Estimating population size is difficult in nomadic species that range over large geographical areas such as brolga. This is because these species tend to be hard to detect i.e. may be dispersed over numerous locations, and hence large portions of the population may not be counted in one census. This has been evident in the large fluctuations in estimated brolga population size from censuses in the past. The results from a population census are therefore only a ‘snap-shot’ of the population at the time of the count.

This year a team of 15 experienced counters searched known brolga flocking sites in south-western and north Victoria and south-east South Australia including: Willaura, Penshurst, Lake Bolac, Streatham, Darlington, Camperdown, Strathdownie, Bool Lagoon, Rutherglen, Nagambie and Corop.

Unfortunately, 14 April was most memorable for its terrible weather, as a very intense cold front drove very strong winds and heavy rain across south-east South Australia and Victoria. Brolga flocks which had been reported regularly just prior to the count vanished or fragmented and the count results suffered. For example, 150 birds had been reported from Penshurst, but only 54 were found on the day. One hundred and fifty-seven birds were then detected at the same site in the week following the census. Similarly, a reported flock of 100 birds at Bool Lagoon disappeared on the census day, with only six birds detected. The weather also made visibility to see brolgas poor and access at some sites difficult.

In total 377 birds were counted on the day. This figure is well below the last population estimate recorded, however it’s also below or similar to the total birds counted in recent annual recruitment counts, which are only taken from a subset of flocking sites in south-western Victoria (449 birds in 2015 and 348 in 2016). The best explanation for this small population estimate is that the very poor weather meant that many birds were not detected on the day. Poor weather, particularly rain and wind, are recognised factors that impact and reduce detectability during monitoring for many types of birds and hence the outcome here is not surprising.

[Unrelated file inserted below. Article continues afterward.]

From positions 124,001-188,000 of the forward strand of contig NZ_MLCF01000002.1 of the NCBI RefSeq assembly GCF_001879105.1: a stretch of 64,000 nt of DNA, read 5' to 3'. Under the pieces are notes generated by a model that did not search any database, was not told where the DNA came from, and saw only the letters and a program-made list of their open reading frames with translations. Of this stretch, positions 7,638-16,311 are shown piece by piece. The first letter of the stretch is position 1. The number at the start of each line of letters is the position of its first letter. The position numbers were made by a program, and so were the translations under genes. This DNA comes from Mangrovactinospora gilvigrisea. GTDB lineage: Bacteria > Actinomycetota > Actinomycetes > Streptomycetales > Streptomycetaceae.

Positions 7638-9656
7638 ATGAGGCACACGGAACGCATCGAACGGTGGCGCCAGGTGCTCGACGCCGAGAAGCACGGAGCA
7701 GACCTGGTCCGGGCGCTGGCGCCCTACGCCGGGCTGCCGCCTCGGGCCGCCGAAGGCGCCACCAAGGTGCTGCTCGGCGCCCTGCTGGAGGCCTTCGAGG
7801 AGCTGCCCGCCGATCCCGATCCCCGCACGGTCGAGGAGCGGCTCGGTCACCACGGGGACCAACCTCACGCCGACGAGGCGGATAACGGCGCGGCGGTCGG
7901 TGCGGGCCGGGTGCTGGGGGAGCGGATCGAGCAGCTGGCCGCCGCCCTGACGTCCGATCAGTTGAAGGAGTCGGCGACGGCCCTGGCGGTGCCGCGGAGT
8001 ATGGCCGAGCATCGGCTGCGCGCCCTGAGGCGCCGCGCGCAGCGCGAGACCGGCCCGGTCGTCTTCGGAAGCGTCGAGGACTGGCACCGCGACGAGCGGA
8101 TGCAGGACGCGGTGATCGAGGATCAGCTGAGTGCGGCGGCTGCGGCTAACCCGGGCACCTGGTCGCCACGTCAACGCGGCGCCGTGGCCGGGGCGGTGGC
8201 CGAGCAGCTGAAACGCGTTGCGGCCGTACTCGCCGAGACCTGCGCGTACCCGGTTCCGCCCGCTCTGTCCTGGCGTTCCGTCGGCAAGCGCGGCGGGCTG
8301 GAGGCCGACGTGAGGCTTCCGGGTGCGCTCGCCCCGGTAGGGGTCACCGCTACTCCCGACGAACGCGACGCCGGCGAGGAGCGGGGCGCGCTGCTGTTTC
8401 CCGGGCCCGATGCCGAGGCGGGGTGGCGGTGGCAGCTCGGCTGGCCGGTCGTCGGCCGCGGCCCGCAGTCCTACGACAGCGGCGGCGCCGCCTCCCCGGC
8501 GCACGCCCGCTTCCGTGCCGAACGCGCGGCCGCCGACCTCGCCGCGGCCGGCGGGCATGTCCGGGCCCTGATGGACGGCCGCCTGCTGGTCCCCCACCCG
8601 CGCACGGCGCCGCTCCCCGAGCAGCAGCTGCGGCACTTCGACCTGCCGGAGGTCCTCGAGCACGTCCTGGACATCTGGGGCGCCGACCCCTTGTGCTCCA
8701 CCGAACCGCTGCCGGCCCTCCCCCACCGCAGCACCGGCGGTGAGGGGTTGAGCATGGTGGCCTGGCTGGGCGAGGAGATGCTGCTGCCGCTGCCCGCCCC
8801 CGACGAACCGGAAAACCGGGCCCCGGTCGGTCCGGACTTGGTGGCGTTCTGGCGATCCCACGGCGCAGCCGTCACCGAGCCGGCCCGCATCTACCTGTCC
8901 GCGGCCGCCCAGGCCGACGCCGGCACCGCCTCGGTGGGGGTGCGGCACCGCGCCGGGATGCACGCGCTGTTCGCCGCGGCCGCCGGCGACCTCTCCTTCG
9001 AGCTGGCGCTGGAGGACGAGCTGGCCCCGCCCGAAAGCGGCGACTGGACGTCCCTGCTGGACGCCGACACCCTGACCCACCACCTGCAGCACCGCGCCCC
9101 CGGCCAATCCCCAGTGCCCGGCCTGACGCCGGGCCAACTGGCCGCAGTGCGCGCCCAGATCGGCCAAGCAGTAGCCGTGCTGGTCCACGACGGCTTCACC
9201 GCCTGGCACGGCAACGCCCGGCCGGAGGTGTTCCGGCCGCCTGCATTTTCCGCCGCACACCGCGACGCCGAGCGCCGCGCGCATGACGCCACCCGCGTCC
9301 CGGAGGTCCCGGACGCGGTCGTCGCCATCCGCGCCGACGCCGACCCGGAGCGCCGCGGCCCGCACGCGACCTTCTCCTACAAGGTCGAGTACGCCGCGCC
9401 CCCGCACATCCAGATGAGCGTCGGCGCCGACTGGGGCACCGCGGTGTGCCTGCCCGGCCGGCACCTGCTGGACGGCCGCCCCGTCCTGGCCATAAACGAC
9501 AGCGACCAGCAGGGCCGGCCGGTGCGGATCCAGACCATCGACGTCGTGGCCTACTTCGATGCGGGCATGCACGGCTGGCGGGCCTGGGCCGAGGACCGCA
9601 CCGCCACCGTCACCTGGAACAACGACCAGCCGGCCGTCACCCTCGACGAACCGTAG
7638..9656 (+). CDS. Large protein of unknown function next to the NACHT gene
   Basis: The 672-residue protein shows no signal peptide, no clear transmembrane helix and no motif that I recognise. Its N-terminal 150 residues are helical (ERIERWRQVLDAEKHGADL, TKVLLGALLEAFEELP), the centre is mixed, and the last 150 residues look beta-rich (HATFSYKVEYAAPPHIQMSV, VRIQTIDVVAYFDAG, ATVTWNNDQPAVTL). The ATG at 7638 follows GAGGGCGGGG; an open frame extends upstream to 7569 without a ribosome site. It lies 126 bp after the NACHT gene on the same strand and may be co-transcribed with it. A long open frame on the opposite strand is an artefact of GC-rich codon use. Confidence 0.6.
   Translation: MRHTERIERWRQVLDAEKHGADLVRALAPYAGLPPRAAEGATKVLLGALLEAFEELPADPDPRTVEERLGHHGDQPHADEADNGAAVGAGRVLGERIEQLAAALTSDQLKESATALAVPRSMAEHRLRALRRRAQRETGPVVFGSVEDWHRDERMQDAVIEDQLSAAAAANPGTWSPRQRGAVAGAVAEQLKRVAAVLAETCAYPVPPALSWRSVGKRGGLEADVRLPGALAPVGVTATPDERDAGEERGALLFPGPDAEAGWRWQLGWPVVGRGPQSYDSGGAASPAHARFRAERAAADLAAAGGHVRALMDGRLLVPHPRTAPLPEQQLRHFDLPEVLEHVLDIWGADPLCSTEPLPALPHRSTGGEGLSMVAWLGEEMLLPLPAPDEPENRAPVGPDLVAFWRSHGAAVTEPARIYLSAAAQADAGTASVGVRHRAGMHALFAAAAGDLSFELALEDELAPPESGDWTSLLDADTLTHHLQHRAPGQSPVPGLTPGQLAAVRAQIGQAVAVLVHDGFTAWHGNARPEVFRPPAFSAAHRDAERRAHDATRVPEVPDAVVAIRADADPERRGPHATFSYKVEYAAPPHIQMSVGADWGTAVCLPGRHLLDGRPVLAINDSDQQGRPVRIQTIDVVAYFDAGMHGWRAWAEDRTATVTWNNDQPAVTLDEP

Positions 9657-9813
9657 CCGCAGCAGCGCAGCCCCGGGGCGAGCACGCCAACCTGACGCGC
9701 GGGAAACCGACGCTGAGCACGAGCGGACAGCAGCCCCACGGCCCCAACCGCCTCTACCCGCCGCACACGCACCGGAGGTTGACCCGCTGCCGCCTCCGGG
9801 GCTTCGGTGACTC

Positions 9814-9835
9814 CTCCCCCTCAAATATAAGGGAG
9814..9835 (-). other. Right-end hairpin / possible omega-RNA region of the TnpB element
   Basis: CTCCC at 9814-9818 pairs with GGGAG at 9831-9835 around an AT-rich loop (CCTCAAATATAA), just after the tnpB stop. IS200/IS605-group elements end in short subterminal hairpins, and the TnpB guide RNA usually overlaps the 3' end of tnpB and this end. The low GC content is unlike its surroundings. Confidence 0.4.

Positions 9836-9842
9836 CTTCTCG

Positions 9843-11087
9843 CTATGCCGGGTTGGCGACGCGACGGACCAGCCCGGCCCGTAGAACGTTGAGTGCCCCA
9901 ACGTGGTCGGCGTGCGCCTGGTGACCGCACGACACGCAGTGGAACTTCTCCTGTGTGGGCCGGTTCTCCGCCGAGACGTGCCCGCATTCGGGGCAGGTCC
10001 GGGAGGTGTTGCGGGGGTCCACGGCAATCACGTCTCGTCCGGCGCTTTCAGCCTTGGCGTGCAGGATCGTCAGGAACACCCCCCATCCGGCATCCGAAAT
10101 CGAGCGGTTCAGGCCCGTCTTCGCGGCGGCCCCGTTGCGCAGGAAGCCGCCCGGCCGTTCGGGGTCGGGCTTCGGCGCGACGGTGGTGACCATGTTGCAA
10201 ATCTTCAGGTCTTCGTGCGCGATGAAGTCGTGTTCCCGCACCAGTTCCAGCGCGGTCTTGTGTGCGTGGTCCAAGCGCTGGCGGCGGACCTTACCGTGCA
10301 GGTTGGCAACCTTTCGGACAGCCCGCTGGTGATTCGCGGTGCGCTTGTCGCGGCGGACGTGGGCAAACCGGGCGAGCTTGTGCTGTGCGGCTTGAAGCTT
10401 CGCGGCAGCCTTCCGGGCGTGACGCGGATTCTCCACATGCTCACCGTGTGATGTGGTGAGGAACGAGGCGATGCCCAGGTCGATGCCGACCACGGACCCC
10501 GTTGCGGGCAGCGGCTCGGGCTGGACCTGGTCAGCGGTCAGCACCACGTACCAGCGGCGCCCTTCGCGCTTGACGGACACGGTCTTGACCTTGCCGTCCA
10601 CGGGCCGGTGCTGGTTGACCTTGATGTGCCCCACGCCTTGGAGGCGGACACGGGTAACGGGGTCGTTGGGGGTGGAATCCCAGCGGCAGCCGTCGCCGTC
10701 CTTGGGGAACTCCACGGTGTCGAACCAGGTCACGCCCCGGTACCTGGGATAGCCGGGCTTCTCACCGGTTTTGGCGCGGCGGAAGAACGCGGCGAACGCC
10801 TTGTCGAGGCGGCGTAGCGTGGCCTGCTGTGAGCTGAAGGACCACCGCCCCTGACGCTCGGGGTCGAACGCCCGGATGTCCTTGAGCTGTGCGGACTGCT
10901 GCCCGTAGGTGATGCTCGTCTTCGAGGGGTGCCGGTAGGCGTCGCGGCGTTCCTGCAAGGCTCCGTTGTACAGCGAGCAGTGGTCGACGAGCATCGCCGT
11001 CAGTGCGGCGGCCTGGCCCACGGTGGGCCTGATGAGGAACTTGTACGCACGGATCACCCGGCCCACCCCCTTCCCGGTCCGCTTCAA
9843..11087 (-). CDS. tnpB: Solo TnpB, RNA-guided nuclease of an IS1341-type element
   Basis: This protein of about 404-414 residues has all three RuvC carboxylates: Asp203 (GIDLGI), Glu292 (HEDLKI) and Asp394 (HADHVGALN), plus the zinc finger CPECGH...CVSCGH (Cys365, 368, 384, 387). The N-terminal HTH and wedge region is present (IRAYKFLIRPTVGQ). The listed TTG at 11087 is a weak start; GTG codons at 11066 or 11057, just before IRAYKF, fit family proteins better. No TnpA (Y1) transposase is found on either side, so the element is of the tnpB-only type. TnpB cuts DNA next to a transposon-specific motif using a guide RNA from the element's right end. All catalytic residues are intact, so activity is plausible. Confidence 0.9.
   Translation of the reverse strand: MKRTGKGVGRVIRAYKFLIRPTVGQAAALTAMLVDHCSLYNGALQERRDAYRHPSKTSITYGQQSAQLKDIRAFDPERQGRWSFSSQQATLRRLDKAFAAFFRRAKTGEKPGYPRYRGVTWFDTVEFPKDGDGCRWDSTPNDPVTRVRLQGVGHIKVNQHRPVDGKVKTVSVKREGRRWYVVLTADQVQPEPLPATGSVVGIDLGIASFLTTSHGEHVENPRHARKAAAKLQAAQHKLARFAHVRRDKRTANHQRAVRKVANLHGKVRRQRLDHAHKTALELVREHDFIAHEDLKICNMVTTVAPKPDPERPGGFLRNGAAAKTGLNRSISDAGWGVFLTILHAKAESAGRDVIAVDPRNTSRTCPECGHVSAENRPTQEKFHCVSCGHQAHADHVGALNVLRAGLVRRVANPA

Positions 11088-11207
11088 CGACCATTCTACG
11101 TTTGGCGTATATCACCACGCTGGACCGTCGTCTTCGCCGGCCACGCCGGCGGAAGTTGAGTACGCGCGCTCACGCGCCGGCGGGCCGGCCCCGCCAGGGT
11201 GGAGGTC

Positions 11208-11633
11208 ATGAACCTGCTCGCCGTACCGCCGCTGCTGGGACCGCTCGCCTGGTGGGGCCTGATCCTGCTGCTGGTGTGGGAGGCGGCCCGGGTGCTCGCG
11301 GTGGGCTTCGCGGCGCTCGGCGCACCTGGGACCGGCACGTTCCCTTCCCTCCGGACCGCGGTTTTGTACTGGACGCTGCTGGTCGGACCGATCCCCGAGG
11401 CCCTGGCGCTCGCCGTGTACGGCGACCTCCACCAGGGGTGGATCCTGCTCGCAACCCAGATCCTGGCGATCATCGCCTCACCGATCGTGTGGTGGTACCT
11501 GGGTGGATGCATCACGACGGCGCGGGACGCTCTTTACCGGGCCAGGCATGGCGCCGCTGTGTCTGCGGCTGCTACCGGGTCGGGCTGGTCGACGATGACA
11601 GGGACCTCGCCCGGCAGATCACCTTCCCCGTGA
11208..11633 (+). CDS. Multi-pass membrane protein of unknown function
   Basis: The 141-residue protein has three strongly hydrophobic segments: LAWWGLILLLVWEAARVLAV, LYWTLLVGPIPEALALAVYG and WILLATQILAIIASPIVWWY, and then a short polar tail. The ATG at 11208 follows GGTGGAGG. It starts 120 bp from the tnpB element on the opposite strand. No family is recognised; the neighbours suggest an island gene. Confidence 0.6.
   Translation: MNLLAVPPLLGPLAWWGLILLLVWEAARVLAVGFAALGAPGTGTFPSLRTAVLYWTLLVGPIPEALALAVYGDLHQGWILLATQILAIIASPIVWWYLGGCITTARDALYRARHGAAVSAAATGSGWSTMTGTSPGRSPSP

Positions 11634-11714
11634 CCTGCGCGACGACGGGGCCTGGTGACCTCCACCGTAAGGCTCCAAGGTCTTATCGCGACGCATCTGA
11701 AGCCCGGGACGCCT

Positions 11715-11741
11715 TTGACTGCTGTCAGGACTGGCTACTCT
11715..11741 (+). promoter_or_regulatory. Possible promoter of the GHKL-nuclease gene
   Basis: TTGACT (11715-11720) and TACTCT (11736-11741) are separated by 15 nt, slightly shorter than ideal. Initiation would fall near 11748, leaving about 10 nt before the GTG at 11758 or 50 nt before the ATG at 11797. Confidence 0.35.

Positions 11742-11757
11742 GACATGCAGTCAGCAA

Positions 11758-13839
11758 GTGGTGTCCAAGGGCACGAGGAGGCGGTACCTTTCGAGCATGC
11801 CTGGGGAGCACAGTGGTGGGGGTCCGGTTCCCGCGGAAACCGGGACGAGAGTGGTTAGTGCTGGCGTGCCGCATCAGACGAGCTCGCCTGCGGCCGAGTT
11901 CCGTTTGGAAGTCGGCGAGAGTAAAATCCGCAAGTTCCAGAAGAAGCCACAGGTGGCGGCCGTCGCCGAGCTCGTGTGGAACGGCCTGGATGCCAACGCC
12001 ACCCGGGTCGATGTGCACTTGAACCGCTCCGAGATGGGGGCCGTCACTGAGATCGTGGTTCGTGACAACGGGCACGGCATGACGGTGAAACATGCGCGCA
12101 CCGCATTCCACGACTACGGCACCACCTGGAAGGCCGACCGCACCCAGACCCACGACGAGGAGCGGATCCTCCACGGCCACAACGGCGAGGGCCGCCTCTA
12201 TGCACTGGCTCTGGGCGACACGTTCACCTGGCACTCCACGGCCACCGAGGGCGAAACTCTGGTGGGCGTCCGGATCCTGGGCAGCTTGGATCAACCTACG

The results of the breeding estimate (taken from a subset of birds counted where the counter was experienced and confident of identifying different age groups) from the day were encouraging with 13% (32 out of 247) of birds either juveniles or sub-adults (less than two years old). This figure is a relatively high value for Victorian flocks, suggesting that there has been good breeding success over the past two years.

In conclusion, although the population estimate was much lower than expected, it isn’t evidence of a significant reduction in population size, but rather a direct result of the very poor weather. As such, the population census will be repeated in autumn 2019. The positive news from this count is that the Victorian brolga population appears to have again had good breeding success.

Flocking counts 2016 & 2017

In late April 2016 and again in 2017, experienced counters visited the main brolga flocking sites in south-western Victoria. The purpose of these visits, which have been repeated annually since 2008, is to estimate the amount of successful breeding and recruitment that has occurred in the previous two years by documenting the proportion of juvenile and sub-adult birds in the flocks.

In 2016, a total of 348 birds were detected on one day. From a subset of these birds where age structure could be determined, 8% were juveniles or sub-adults.  In contrast in 2017, the estimate of recruitment was taken from 278 birds, with 18% of birds being juveniles or sub-adults. The contrast in these two results is consistent with the belief that rainfall is a major driver of breeding success with the 2016 breeding season being a very wet year with many wetlands filling and holding water throughout winter, spring and into early summer.

Of particular note from these counts was the very large flock of 373 birds recorded in the Strathdownie/Mingbool area on the Victorian/South Australian border the day before the 2016 count. Due to logistical issues this site could not be visited on the day of the formal count.

Brolga Flocking 2015 Season Report